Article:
In late 19th-century Vienna, Die Fledermaus WAS the operetta of its day. Spoken language alternated with lilting tunes, certainly hallmarks of musicals and light operas. Strauss II’s 1874 piece brought theatergoers back to their seats after a long recession in Austria. Audiences responded to catchy up-tempo music, the comic fury of mixed identity, a whirlwind of elegant ball gowns, and an everything’s-OK reconciliation between the somewhat wayward Eisenstein and his real-yet-disguised wife, Rosalinde, a role played this time by soprano Mary Dunleavy, who sang Donna Elvira in PO’s 2012 Don Giovanni.

“They’re not the nicest people,” Belcher says about the operetta’s superficial characters. “They treat each other rather poorly,” but as in most romantic comedies, the ending ties up pleasantly with no one getting badly hurt.

With a warhorse, even a lightweight one, audiences demand fresh takes, and this Fledermaus is making promises to dish them up. “Every number, aria, etc., has a change of tempo and transitions,” says music director George Manahan. “In some music, there are traditional ways that notes are held and Die Fledermaus has twice as many of those traditions with its Viennese style and the operetta approach. So it has a lot of baggage. To make it fresh you have to wash a lot of that away and get back to what is on the page. If you did every Viennese lilt and ritard [tempo slowdown], it would be stretched out.”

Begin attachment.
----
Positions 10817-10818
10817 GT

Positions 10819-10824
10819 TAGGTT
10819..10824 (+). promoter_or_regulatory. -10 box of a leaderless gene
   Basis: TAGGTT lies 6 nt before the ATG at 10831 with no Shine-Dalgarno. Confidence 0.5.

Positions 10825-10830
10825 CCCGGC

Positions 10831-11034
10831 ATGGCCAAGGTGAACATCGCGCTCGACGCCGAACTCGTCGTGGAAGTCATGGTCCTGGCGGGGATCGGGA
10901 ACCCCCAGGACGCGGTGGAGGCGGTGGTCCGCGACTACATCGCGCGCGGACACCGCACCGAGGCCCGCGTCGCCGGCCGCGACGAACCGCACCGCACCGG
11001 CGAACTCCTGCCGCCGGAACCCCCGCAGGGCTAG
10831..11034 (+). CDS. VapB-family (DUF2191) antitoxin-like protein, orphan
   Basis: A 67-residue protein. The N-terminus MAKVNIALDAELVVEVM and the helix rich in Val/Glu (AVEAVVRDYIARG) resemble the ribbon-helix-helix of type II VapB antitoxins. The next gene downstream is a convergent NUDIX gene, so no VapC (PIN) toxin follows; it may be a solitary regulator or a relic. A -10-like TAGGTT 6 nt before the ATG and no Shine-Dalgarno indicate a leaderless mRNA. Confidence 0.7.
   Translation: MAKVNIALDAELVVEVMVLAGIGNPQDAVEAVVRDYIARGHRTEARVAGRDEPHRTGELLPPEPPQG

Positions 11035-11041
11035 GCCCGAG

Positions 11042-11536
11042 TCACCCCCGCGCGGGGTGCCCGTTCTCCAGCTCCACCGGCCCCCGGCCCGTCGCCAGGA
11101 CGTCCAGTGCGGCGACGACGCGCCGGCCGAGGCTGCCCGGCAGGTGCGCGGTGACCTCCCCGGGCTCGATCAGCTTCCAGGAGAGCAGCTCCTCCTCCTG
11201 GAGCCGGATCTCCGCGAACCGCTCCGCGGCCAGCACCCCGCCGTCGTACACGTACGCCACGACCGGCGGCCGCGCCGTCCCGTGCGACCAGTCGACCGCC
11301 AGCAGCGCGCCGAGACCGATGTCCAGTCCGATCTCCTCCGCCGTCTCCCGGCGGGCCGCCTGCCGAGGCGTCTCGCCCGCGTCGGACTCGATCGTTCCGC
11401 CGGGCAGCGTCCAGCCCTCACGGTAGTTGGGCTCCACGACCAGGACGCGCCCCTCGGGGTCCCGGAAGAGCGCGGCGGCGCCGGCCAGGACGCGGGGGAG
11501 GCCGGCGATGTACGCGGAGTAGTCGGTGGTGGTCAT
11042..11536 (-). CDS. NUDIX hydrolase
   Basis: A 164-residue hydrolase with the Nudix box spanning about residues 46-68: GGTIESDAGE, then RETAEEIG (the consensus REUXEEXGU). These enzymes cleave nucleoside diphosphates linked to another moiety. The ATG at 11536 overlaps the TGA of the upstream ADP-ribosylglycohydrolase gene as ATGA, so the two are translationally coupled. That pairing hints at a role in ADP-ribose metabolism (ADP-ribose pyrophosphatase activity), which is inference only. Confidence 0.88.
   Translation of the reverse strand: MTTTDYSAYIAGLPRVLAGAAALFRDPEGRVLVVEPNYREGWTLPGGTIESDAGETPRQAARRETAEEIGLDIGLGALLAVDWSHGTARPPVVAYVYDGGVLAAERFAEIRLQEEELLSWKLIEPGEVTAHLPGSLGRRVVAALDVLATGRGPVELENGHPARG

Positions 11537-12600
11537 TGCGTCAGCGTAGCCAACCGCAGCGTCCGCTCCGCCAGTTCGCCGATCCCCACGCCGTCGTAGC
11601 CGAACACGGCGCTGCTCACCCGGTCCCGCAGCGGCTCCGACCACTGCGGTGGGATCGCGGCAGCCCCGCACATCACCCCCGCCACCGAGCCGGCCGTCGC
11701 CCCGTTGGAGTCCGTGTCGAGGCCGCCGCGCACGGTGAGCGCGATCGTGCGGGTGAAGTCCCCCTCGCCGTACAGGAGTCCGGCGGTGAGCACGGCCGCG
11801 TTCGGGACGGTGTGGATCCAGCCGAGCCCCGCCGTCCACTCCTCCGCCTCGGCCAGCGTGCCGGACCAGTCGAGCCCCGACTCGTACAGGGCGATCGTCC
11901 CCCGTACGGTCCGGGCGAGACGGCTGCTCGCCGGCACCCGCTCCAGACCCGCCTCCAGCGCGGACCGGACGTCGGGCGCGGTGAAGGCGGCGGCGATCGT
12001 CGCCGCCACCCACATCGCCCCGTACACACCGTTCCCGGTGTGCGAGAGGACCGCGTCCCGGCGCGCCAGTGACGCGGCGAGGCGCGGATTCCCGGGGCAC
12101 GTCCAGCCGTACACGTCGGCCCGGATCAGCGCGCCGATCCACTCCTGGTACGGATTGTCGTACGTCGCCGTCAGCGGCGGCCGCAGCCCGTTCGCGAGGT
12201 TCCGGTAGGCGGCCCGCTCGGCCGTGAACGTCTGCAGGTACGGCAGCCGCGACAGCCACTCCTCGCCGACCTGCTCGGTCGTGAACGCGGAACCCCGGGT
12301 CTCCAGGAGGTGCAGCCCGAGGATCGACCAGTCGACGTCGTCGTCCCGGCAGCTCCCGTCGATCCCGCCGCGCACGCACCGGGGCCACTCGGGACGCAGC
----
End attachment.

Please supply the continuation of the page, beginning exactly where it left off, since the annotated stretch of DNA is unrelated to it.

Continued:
To keep things moving, director Chas Rader-Shieber, who directed PO’s Rinaldo in 2013, has tightened up the dialogue. The freshness factor increases with choreographer Matthew Ferraro’s creative movement designed to heighten the humor, and a handsome cast that also includes lovely lyric soprano Susannah Biller as the maid and mezzo Jennifer Rivera as sexually ambiguous Prince Orlofsky. Belcher is a Rossini regular, and performed a hilarious Figaro at PO in 2010, so expect him to pump up the giddiness. “I have a bit of a brash personality,” he says. “I’m energetic and outgoing. My vocalization reflects who I am, sort of like owning my own skin. There’s a natural brightness to my sound. My repertoire (Mozart, Rossini, Strauss) has always matched my voice.”